This is a monthly discussion of "issues to watch" in the field of alcohol policy.
Advertising of Alcoholic Beverages in Canada
If you watch the latest beer commercial during your Thursday night sitcom or the upcoming Superbowl, it is more than likely that domestic abuse, poisoning, and motor-vehicle collisions will not be top of mind. Alcohol marketers are skilled at promoting the benefits of drinking in their advertisements while the harms are carefully hidden.
According to the European Centre for Monitoring Alcohol Marketing, “alcohol is a product with advantages (taste, mood) as well as a considerable number of disadvantages (health problems, accidents, criminality, etc.). In recent years, the disadvantages have become clearer as a result of scientific research”
Earlier this month, New York Mayor Michael Bloomberg made headlines when it was announced that his administration intends to limit alcohol advertising and promotions for bars and liquor. Current plans seek to reduce the exposure to alcohol marketing in public and retail settings, due in part to a significant spike in alcohol-related emergency room visits for underage citizens over the past six years.
For over two decades, the advertising of alcoholic beverages has been linked to various health consequences, but is only recently becoming more widely known. Especially among young adults, alcohol advertising has been linked to heavy drinking, drinking in dangerous situations, and motor vehicle crash fatalities.
In 2003, Professor Thomas Babor and colleagues confirmed through review of international research that alcohol advertising was found to promote and reinforce perceptions of drinking as positive, glamourous, and relatively risk free – perceptions shaped by advertising techniques including sex appeal, humour, and use of popular music. In 2010, this thinking was reaffirmed in Babor’s second edition of Alcohol: No ordinary commodity, finding that favourable attitudes towards drinking influences social norms along with the acceptance and promotion of both heavy and underage drinking.
According to new research conducted by the Ontario Public Health Association and the University of British Columbia, Canada’s alcohol advertising regulation system is in dire need of being updated and strengthened.
This finding “points to the need for proper regulation and enforcement of alcohol advertising to protect impressionable children and youth against the harmful effects of alcohol advertising,” the report goes on to explain. Recommendations stemming from a content analysis, a literature review, and key informant interviews fall under three major categories: regulating scope such as content and volume restrictions; regulating procedures such as addressing monitoring, complaint, and enforcement systems; and the provision of additional supports including conducting additional research and increasing public awareness of alcohol advertising issues.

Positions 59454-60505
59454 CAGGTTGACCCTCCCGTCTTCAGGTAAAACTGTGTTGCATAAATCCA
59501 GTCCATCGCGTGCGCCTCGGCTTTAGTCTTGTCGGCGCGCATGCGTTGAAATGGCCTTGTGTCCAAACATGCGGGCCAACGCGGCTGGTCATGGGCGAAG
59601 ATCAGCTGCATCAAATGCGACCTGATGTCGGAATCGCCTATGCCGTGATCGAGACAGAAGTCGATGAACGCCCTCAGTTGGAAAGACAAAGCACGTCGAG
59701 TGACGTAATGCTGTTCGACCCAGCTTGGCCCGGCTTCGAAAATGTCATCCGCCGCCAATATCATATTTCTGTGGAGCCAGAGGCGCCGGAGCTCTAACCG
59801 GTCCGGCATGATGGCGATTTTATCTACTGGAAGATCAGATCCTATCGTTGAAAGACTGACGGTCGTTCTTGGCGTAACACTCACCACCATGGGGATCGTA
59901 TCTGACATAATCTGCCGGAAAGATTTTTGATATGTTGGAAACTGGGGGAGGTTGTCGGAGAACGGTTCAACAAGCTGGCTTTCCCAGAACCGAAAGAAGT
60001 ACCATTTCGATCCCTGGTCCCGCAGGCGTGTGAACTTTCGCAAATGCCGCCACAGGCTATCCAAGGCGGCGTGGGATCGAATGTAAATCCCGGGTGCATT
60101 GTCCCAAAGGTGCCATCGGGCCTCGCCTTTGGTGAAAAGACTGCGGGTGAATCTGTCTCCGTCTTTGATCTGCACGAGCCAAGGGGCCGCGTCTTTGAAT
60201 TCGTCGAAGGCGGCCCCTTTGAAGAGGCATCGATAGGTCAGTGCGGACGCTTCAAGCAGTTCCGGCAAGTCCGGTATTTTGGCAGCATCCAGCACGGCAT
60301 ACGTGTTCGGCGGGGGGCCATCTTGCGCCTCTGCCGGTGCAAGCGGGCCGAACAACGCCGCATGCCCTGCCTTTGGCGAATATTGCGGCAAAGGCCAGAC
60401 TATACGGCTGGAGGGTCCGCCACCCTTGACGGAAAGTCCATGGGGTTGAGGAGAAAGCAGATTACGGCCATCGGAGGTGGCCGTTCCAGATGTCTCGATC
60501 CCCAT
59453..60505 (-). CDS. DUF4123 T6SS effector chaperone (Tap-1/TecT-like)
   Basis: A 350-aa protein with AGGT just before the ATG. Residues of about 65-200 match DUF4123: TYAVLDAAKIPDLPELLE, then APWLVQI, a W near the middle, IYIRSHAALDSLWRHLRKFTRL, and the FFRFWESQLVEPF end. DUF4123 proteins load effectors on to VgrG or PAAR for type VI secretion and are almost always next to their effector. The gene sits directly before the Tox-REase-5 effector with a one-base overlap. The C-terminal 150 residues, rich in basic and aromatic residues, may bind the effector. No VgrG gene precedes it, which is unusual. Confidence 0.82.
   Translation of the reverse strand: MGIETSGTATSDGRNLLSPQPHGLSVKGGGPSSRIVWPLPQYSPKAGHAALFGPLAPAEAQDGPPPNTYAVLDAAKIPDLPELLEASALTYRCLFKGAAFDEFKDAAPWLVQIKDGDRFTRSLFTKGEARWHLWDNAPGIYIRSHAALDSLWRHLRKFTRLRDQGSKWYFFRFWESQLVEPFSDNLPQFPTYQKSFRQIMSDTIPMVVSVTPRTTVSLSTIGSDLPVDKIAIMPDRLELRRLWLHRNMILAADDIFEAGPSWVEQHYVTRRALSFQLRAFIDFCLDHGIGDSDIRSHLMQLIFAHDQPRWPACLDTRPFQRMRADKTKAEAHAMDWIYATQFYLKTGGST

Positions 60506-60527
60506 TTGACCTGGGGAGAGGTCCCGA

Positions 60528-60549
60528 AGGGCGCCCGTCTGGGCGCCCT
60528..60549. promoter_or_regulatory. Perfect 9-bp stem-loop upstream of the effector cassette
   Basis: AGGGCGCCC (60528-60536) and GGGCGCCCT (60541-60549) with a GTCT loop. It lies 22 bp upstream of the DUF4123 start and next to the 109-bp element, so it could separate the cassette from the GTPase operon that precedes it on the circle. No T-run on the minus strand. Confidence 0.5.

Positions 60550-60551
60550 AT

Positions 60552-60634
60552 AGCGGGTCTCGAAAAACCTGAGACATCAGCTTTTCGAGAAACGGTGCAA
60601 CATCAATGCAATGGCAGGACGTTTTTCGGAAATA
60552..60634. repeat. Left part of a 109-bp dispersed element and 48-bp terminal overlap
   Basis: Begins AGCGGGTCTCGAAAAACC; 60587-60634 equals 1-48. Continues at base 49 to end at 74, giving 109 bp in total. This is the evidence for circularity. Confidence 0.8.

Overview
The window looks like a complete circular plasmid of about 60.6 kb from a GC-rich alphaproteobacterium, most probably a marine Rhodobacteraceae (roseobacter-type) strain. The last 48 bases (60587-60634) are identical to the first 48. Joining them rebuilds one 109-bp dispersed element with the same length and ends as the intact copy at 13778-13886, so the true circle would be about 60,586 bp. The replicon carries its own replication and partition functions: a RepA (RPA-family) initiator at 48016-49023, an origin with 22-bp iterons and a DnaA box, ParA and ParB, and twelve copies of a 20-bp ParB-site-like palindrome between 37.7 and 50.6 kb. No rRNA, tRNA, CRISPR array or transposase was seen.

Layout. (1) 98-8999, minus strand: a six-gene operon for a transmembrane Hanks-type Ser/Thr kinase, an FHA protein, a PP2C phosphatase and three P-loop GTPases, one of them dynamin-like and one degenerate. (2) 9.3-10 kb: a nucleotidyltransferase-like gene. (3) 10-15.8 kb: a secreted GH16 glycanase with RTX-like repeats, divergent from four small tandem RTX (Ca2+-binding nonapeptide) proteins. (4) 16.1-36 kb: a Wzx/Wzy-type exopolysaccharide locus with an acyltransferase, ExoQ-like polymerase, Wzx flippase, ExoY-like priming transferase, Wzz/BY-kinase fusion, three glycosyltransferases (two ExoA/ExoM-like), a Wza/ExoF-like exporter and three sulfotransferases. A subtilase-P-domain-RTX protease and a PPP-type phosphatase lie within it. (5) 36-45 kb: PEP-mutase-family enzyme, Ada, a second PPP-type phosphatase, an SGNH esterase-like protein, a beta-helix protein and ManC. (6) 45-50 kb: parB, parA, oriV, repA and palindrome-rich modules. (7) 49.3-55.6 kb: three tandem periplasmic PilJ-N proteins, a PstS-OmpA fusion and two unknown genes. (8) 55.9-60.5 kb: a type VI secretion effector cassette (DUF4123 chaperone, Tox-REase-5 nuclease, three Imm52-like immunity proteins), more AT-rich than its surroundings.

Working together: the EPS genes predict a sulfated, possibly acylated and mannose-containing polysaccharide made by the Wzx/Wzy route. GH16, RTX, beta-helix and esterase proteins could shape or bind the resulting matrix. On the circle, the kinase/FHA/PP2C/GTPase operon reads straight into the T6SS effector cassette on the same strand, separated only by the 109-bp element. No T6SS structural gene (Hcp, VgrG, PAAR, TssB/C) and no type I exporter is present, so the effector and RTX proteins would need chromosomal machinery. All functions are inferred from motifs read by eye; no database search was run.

As stated in the report, in order to protect children and youth from the harmful effects of alcohol advertising, “public health can work with relevant stakeholders and government departments to affect favourable changes in alcohol advertising control measures.”
To learn more about this research, OPHA is offering a webinar on the Advertising of Alcoholic Beverages in Canada
on January 31, 2012 at 11:00 am to 12:00 pm
. Please visit the following link for details: Here
Another Call for Stronger Impaired Driving Policies
Since 1987, the organization Ontario Students Against Impaired Driving (OSAID) has been teaching youth about the dangers of impaired driving through harm-reduction presentations and organizing school chapters.
OSAID targets audiences at an age where many people start both driving and experimenting with alcohol.
"It's all about peer education,” director Matt Evans stated recently to The Barrie Examiner. “We don't want to be an authority figure that says, 'Hey, do this!'”
However, as drunk driving rates continue to rise causing tragedy for Ontario residents; one needs to wonder if students are still open to this type of messaging to change their behaviour.
"Clearly, a lot of people still are not getting the message," says MADD Canada's National President Denise Dubyk "The numbers being reported by municipal and regional police forces show high numbers of impaired driving charges and warn range suspensions.”
For example, the number of criminal impaired driving charges laid by the OPP this holiday season more than doubled in Ontario, increasing from 308 in 2010 to 652 in 2011. Further, Peel Regional Police charged 48 more people with impaired driving offences and issued 77 more warn range suspensions in 2011 than in 2010.
Such statistics have caused a renewed call for randomized breath testing. According to MADD Canada, the Government of Canada needs to introduce random breath testing legislation in order to significantly reduce impaired driving rates. Such a law would give police the ability to demand a breath test from any driver – thus increasing the probability of detection while creating a societal deterrent effect. Further, it is interesting to note that random breath testing has been introduced in the great majority of comparable, developed democracies, resulting in sustained reductions in impaired driving crashes, fatalities and injuries.
"MADD Canada has done a great deal of research and analysis on random breath testing," Ms. Dubyk said. "This is a tool that will save 248 lives and prevent 14,624 injuries every year, and it will save Canada about $4.3 billion annually … [Canada has] one of the worst records on impaired driving in the world. The deaths and injuries caused by impaired driving are entirely preventable. It is time for Canada to take a stronger stand against impaired driving.”